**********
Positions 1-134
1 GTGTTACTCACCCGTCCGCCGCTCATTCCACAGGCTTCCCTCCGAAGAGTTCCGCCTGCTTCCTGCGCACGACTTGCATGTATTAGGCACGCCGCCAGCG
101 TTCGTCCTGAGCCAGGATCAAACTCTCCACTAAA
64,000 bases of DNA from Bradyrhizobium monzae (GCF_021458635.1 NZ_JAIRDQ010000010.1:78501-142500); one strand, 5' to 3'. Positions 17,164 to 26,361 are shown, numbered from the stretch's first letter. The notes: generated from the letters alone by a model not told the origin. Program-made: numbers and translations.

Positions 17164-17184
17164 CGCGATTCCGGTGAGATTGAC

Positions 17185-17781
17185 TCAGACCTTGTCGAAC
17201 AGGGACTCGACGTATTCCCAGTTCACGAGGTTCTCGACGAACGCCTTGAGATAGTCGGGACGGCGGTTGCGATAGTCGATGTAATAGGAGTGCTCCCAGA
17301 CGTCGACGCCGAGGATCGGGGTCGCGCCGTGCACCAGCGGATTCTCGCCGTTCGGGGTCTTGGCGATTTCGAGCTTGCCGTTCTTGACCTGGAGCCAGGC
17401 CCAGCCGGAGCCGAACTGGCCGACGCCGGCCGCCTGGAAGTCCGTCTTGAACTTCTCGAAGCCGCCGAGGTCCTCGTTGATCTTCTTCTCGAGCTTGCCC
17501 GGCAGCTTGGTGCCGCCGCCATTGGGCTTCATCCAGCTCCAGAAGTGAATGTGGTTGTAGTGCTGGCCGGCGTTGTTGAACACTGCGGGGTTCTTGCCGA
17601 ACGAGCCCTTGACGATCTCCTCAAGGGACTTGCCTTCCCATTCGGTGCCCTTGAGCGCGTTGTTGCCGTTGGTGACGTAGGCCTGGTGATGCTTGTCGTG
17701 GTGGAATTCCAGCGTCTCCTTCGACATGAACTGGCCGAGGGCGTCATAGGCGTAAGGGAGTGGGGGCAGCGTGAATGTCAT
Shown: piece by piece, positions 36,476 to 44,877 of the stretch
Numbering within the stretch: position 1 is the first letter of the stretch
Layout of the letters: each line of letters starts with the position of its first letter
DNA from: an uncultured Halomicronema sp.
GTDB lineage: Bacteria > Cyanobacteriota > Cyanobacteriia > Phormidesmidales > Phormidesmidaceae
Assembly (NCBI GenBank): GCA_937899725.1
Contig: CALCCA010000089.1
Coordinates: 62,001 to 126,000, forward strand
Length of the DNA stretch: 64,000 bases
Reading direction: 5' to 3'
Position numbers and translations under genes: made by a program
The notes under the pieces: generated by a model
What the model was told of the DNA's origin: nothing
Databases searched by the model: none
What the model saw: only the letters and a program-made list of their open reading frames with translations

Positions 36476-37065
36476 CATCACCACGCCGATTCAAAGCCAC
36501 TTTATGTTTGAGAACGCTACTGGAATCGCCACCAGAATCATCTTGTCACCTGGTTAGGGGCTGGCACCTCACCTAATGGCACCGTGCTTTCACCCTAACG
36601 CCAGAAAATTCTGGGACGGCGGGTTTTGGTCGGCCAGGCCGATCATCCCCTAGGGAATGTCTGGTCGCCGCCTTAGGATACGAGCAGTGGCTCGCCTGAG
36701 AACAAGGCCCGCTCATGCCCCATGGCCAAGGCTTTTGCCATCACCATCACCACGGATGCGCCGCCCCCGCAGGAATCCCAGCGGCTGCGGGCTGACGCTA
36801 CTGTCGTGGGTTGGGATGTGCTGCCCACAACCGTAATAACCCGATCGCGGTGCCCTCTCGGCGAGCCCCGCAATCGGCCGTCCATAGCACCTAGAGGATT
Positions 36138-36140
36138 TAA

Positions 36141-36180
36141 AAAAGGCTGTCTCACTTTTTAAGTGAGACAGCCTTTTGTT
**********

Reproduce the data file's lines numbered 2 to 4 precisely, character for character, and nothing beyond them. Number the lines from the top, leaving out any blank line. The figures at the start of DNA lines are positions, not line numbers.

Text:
1 GTGTTACTCACCCGTCCGCCGCTCATTCCACAGGCTTCCCTCCGAAGAGTTCCGCCTGCTTCCTGCGCACGACTTGCATGTATTAGGCACGCCGCCAGCG
101 TTCGTCCTGAGCCAGGATCAAACTCTCCACTAAA
64,000 bases of DNA from Bradyrhizobium monzae (GCF_021458635.1 NZ_JAIRDQ010000010.1:78501-142500); one strand, 5' to 3'. Positions 17,164 to 26,361 are shown, numbered from the stretch's first letter. The notes: generated from the letters alone by a model not told the origin. Program-made: numbers and translations.